Dear Mr. O’Neal,
I’m not sure if I should call you Shaq, or if you’d prefer I use one of your myriad names you’ve gone by over your NBA career. The Big Aristotle is my favorite, but since this is a business letter, I’ll refer to you simply as Mr. O’Neal. I’m writing you today because I like you. I think you’re one of the best big men to ever play the game, and truthfully, even though I never saw the old timers play, I think you could eat Wilt for breakfast, Russell for lunch, and Kareem for dinner. I applaud you for dominating the league and avoiding the nagging foot and back injuries that usually plague league centers. Aside from those rap albums that you released, I think you’re a pretty savvy business man and all around good guy. It’s with that praise that I now offer you a dose harsh reality, don’t even think about buying up bad mortgages in Orlando.
I read last week that you’re wanting to help save Orlando from the mortgage crisis, and I understand that you’ve received thousands of emails from people looking for you to help them out of their mortgages. The plan I read says that you’re contemplating purchasing these teetering mortgages, modifying the loans for the homeowners, and allowing them to stay in their homes. It’s a noble plan to be sure, but unfortunately, it’s going to cost you potentially millions and millions of dollars, and you’re not going to like the result.
See Shaq, I mean Mr. O’Neal, loan modification has already proven ineffective at keeping loans out of default. The banks are trying it, primarily at the urging of Big Brother Obama, and it’s not working for them either. These people in Orlando, for the most part, are not going to be able to stay above water in their loans, no matter if you do forgive some principal and lower their interest rates. You see, the stigma of foreclosure is gone, so aside from the financial aspects of the instrument, there’s just not the social reasons to avoid the procedure that were once the rule in our culture. If you were foreclosed on years ago, it was a hard luck situation, and neighbors shielded their children’s eyes from the horror of the foreclosure process. Today, it’s a sympathetic situation, where people “lose” their homes to foreclosure and end up moving on. It’s just the same, and when you take away the stigma from the procedure, there’s not much to keep people out of default.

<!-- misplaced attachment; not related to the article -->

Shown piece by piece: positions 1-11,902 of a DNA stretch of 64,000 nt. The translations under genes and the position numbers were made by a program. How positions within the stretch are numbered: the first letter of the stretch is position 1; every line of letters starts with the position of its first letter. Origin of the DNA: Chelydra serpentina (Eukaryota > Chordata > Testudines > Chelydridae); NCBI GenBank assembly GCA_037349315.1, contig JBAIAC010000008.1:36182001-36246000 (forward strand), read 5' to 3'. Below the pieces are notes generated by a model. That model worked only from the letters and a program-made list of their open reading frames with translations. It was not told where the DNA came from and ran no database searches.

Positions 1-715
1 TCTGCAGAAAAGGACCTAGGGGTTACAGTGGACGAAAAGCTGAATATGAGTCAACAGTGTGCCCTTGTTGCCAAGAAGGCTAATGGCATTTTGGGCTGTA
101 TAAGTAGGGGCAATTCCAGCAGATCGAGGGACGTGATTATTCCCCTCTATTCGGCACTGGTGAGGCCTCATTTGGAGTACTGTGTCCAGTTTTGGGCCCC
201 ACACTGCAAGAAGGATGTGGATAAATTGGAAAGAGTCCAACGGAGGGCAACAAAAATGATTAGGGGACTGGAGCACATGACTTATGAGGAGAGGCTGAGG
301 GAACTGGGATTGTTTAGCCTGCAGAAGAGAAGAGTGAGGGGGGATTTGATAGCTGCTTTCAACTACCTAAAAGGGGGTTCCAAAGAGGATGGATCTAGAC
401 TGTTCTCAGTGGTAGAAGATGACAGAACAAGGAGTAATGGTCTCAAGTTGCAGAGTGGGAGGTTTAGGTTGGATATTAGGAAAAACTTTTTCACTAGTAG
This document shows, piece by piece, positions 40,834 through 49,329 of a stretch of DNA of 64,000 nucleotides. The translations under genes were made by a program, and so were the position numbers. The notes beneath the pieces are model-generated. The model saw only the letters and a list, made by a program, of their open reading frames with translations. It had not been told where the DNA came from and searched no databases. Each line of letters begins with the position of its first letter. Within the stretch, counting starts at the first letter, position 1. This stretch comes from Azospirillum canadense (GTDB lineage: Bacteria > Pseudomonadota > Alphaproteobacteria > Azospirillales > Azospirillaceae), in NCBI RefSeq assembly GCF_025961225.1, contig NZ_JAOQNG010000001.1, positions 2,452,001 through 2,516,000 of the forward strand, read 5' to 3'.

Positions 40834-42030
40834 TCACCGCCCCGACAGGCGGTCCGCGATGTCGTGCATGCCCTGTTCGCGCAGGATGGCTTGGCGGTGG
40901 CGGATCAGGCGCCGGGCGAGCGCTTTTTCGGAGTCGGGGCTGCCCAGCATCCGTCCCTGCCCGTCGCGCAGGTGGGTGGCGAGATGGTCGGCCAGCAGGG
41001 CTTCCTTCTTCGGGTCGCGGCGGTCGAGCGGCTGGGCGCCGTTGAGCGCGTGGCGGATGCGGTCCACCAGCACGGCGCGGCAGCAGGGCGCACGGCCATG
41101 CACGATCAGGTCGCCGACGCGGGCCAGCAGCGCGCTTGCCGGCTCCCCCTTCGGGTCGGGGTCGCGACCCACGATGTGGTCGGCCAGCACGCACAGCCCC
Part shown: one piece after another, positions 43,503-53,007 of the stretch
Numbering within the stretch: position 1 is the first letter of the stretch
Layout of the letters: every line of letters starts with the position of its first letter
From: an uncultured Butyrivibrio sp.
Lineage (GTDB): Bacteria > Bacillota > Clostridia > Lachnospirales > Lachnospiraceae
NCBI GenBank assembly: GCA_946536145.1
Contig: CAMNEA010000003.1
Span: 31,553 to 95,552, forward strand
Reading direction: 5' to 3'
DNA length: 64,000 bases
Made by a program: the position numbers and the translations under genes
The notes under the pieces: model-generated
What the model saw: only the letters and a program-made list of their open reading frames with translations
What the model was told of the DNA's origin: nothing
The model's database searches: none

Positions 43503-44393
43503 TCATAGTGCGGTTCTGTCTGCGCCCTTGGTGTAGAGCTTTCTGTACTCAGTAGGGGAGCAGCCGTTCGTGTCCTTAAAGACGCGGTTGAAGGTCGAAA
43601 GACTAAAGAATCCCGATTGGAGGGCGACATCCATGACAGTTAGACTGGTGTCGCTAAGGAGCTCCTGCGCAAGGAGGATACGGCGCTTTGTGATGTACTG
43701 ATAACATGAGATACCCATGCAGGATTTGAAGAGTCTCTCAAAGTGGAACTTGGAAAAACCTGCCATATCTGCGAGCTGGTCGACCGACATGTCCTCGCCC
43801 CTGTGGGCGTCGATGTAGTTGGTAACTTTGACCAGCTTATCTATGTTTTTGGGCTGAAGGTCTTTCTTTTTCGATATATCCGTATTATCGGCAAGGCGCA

I’m writing you this letter because I care about you. I don’t want to see you pull a Mike Tyson and end up bankrupt in 10 years, even though your intentions were honest and just. If you’d like to help people facing foreclosure, perhaps just offer to pay 12 months of their payments for them to throw them a lifeline. That way, your fixed costs are determinable, and you won’t end up owning a run down house in one of Orlando’s bad neighborhoods. If you proceeded with your plan in that manner, you’d be able to help hundreds of people, and you wouldn’t have to be a glorified landlord, which is really all note holders are these days.
Thanks for your time today, and please do let me know if I can even sell you your very own piece of Lake Geneva real estate. I could sell you a big private estate on the lake, and I’d keep your identity and location a secret. After all, you can trust me, I’m a Realtor.